Ernesto 'Che' Guevara

His Story

So, here are the skin and bones of the legacy (keep in mind that this type of information can vary widely depending on who you ask): The earlier events of Che's life are agreed on almost unanimously but the later ones are still not perfectly clear; He was born into a middle class family in Rosario, Argentina, on May 14, 1928.* In school he attempted, and often succeeded, in being very active in athletics, but severe asthma limited much of his physical activity. He studied archeology early on and later attended medical school, which he completed in between a "motorcycle" expedition throughout South America. His specialties in the medical field included allergy research and leprology.

It was only after reading many pieces of important literature (a pastime incumbent of his many hours spent incapacitated by severe asthma), the completion of a personal philosophy index, much traveling, the experience of many adventures in northern South America and, probably most importantly, the addition of a highly influential period in Guatemala during the CIA-aided fall of the Arbenz government that Che committed himself to socialism.

It was in Mexico City, in exile caused by being a blacklisted Communist sympathizer in Guatemala, that Che met Fidel and Raul Castro, an encounter that would change Che's life indelibly. Fidel had recently fled Cuba after a period in jail following his group's failed coup of July 26, 1953. He had been released as a result of the poor judgement of Cuba's then dictator, Fulgencio Batista, who exonerated these political prisoners as an "act of goodwill" on Mother's Day.

Fidel and Ernesto were opposite but complementary personalities, Fidel as the one who would settle for nothing less than to be the center of attention and who also maintained a very impulsive personality, Che as the one who sat as an observer, who struck with his razor sharp, and highly educated, tongue when it was necessary to attack an opposing viewpoint and concretely support his arguments.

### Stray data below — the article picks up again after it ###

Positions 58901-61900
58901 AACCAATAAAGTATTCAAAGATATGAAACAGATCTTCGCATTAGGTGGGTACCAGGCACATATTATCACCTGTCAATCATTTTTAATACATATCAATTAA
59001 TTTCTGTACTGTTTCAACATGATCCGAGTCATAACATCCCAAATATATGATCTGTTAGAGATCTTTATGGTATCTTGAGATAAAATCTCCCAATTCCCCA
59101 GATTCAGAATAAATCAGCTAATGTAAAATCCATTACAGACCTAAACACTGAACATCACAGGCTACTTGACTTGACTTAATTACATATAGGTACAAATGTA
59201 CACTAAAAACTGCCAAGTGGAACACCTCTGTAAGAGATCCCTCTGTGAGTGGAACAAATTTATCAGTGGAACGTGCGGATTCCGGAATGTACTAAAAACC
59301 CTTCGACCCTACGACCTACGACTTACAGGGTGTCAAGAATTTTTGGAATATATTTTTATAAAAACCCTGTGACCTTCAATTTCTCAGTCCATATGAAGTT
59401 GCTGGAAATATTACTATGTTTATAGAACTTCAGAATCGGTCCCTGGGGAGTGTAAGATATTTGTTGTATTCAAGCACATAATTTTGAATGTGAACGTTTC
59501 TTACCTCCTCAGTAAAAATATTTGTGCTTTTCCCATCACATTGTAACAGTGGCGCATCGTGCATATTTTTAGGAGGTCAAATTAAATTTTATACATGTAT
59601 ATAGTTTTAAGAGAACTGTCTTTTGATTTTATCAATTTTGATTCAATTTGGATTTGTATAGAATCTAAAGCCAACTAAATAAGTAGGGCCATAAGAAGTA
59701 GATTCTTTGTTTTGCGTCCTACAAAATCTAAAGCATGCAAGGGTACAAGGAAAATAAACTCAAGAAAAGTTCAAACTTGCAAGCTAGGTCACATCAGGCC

Che joined Fidel and Raul Castro on an old yacht to Cuba that contained the core of the future guerrilla movement. The Cuban Revolution thus began on December 2, 1956 with the landing of this ship, the Granma, near the Sierra Maestra mountains on the southeastern coast of Cuba.

Che didn't stay long with Castro in Havana, however, considering his enormous role in liberating the island and running its central bank. He stayed on only from the fruition of the revolution in January of 1959 until he left for the Congo in April of 1965, but it was long enough to get the new socialist economy on its feet and provide a living example of the "new man" for the people of Cuba with his well renowned volunteer labor campaigns. He longed to return to the battlefield and sow the seeds of socialism elsewhere.

Having achieved his goal of bringing socialism to Cuba (while possibly noting the changes in Fidel that signaled the emergence of a dictator), Che left his comrade in Cuba to attempt to spark similar movements in other oppressed states, first in central Africa and later in the ill-fated Bolivian movement.

Che set up his African campaign in Dar-Es-Salaam on the mainland of Tanzania in mid-April of 1965 by forming a column that would later invade the neighboring Congo. His mission was a failure. The rebellion didn't have the support of the people or the indigenous soldiers themselves. Bitter, Che left Africa and traveled a bit more while amassing intelligence on other locales more ripe for revolution.

In November of 1966, disguised as a balding, middle aged business man, Che left his temporary European home to begin his guerrilla odyssey in Bolivia. From late 1966 until October of 1967, Che's campaign struggled with little success against the Bolivian Army. Again, a lack of support by the peasantry and a tepid response to recruitment efforts of Bolivian soldiers by Guevara's group led to failure. In both the Congo and Bolivia, Guevara's "blackmail by presence" (Anderson's phrase) was a key factor in the poor reception he received by the indigenous populations. To them it meant just another "foreign invasion," as at least the armies of the state were of their own ethnic and national background.

Thirty-two years later details of the events that transpired shortly after his death in 1967 remain sketchy. Only in 1997 were remains recovered in Bolivia that have been identified as his, the skeleton, handless and piled in a mass grave with other supposed guerrillas. The only thing certain in this chapter of his life is that he was killed by agents of the Bolivian Army, as the United States' full role in clandestine support of their actions remains to be unclear.**

[The above section was written with much help from information provided by Jon Lee Anderson's recently released biography of Che (see references below), whose efforts to obtain information on his subject have also succeeded in causing recent Bolivian government action (under heavy public pressure) to locate and find the remains of Che.]